Oversight sought for British press
By The Los Angeles Times
Published: Thursday, Nov. 29, 2012, 10:04 p.m.
LONDON — Britain should set up an independent regulator to monitor its free-wheeling press and prevent media abuses such as the phone-hacking scandal that exposed unethical and sometimes illegal newsgathering practices, a senior judge said on Thursday after a yearlong investigation.
The new regulating body should be established by law but exclude politicians and editors to guarantee its independence from government and industry pressure, Lord Justice Brian Leveson said in a much-anticipated report that blasted the aggressive tactics often associated with British tabloids and paparazzi.
But Prime Minister David Cameron, who commissioned the judge's inquiry, shied away from the proposal, which put him at odds with phone-hacking victims, the political opposition and his own deputy. Cameron told Parliament that stronger oversight was badly needed but warned that enshrining it in law could be a dangerous first step toward state control of the media.
“We should, I believe, be wary of any legislation that has the potential to infringe free speech and a free press,” Cameron said. “We should think very, very carefully before crossing this line.”
The proposal was the centerpiece of Leveson's 2,000-page report, a wide-ranging examination of media practices and ethics that was spawned by the phone-hacking scandal. The judge spent months hearing testimony from leading politicians, newspaper proprietors such as Rupert Murdoch and high-profile figures including actor Hugh Grant and author J.K. Rowling, who spoke bitterly of being hounded by reporters and photographers.
Leveson said he recognized the need for a vigorous press in a democratic society to hold the powerful to account and to bear witness. But irresponsible parts of the media had “wreaked havoc in the lives of innocent people” through their intrusions on privacy and relentless pursuit of scoops.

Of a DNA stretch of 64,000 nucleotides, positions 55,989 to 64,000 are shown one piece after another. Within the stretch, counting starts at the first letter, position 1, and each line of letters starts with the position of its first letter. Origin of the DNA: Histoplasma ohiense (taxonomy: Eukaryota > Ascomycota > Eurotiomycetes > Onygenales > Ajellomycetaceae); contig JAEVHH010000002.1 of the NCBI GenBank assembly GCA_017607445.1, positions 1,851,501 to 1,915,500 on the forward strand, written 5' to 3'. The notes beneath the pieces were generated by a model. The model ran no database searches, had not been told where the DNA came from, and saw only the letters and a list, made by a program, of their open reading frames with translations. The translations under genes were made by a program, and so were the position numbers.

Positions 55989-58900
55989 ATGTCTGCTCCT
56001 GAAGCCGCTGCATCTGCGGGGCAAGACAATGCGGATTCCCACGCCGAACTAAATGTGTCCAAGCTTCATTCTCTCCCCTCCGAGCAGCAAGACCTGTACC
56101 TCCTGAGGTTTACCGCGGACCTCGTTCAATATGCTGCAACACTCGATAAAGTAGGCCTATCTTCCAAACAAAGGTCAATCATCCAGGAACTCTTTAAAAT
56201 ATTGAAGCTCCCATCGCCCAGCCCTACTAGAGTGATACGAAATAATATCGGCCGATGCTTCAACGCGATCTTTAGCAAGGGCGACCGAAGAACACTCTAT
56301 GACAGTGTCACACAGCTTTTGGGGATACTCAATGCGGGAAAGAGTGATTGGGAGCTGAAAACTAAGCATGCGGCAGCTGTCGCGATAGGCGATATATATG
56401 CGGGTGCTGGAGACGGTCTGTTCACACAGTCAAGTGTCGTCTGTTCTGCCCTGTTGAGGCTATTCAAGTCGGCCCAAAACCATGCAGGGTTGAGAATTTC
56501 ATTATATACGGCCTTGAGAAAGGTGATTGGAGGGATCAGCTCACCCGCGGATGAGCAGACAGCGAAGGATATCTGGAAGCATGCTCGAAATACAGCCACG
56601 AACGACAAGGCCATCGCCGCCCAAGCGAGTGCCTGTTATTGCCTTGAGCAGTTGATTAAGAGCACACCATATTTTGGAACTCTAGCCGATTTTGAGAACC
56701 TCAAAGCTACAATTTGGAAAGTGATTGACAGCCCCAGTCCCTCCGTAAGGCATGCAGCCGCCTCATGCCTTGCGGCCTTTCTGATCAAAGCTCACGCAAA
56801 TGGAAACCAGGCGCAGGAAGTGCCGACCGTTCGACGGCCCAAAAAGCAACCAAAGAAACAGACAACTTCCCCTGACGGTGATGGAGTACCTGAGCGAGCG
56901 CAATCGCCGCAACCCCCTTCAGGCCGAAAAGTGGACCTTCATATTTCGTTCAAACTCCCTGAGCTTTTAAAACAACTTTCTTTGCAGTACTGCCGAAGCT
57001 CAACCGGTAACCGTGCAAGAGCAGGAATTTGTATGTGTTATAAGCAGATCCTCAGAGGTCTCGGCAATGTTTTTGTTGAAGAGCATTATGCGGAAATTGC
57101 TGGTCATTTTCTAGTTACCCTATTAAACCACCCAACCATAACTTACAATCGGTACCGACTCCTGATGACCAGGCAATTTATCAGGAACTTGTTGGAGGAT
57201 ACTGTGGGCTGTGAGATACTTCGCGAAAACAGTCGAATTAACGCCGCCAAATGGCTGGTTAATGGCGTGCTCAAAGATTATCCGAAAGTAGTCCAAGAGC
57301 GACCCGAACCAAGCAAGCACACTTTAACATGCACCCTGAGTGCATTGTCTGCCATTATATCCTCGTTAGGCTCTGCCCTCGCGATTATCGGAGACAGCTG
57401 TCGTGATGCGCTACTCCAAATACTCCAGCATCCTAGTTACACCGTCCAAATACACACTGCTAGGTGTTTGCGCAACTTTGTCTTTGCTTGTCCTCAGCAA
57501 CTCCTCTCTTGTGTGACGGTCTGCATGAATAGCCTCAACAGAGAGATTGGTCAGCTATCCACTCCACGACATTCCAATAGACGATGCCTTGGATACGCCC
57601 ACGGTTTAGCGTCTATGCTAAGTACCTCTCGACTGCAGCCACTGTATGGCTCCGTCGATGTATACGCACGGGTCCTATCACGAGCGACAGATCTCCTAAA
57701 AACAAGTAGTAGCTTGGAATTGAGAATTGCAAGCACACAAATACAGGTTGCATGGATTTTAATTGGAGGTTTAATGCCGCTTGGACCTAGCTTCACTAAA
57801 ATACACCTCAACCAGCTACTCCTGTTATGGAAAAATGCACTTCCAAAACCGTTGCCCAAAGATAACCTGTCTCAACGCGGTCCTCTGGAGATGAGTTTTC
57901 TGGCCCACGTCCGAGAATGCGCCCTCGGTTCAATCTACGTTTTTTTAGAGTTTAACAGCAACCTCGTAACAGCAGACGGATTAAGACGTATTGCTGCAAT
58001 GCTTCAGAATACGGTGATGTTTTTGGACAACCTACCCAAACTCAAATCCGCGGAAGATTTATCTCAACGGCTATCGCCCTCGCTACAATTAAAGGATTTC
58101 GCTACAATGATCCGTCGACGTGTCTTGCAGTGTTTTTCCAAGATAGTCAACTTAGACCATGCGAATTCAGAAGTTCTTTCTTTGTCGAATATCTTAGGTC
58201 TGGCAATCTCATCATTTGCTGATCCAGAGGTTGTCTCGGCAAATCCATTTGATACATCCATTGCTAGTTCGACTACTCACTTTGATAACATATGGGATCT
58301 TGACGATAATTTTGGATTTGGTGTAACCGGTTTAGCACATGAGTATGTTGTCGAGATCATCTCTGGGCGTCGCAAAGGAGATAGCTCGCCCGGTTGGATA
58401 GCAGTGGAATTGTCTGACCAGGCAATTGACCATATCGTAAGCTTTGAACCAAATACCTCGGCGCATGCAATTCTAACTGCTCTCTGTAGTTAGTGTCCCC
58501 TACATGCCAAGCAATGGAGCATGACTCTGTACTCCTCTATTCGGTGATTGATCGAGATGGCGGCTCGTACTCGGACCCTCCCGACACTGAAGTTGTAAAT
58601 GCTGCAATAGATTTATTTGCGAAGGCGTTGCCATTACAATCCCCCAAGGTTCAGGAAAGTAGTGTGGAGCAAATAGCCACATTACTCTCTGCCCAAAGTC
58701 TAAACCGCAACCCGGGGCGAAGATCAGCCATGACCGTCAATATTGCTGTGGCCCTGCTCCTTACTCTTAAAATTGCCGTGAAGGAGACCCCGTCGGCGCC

He singled out the Murdoch-owned News of the World for particularly harsh criticism. Evidence has emerged of widespread criminal conduct at the now-defunct tabloid in the form of hacking into the voicemails of celebrities and others.
Revelations that the paper had even accessed the cellphone messages of a kidnapped 13-year-old girl, who was later found killed, caused a massive uproar last year. In response, Murdoch shut down the 168-year-old tabloid, shelved a bid to take over satellite broadcaster BSkyB and was summoned to answer questions before Parliament.
Show commenting policy
TribLive commenting policy
You are solely responsible for your comments and by using TribLive.com you agree to our Terms of Service.
We moderate comments. Our goal is to provide substantive commentary for a general readership. By screening submissions, we provide a space where readers can share intelligent and informed commentary that enhances the quality of our news and information.
While most comments will be posted if they are on-topic and not abusive, moderating decisions are subjective. We will make them as carefully and consistently as we can. Because of the volume of reader comments, we cannot review individual moderation decisions with readers.
We value thoughtful comments representing a range of views that make their point quickly and politely. We make an effort to protect discussions from repeated comments either by the same reader or different readers.
We follow the same standards for taste as the daily newspaper. A few things we won't tolerate: personal attacks, obscenity, vulgarity, profanity (including expletives and letters followed by dashes), commercial promotion, impersonations, incoherence, proselytizing and SHOUTING. Don't include URLs to Web sites.
We do not edit comments. They are either approved or deleted. We reserve the right to edit a comment that is quoted or excerpted in an article. In this case, we may fix spelling and punctuation.
We welcome strong opinions and criticism of our work, but we don't want comments to become bogged down with discussions of our policies and we will moderate accordingly.
We appreciate it when readers and people quoted in articles or blog posts point out errors of fact or emphasis and will investigate all assertions. But these suggestions should be sent via e-mail. To avoid distracting other readers, we won't publish comments that suggest a correction. Instead, corrections will be made in a blog post or in an article.
- Air force chief: Malaysia jet may have turned back
- Eastern European military officers say security, economic ties blunt Russia’s war threat in Ukraine
- Statue of Egypt pharoanic princess found in Luxor
- Missing Malaysia Airlines plane a terror target?
- Cuba allows phone access to some email
- Guardsmen in Caracas block food-shortage protest march
- Egypt decrees protection for election commission
- Syrian military seizes rebel town near Lebanon border
- In North Korea, voting’s really a breeze: You must vote and you get 1 candidate
- $29M from Marcos’ Swiss bank accounts secured
- Syria breeds crop of jihadis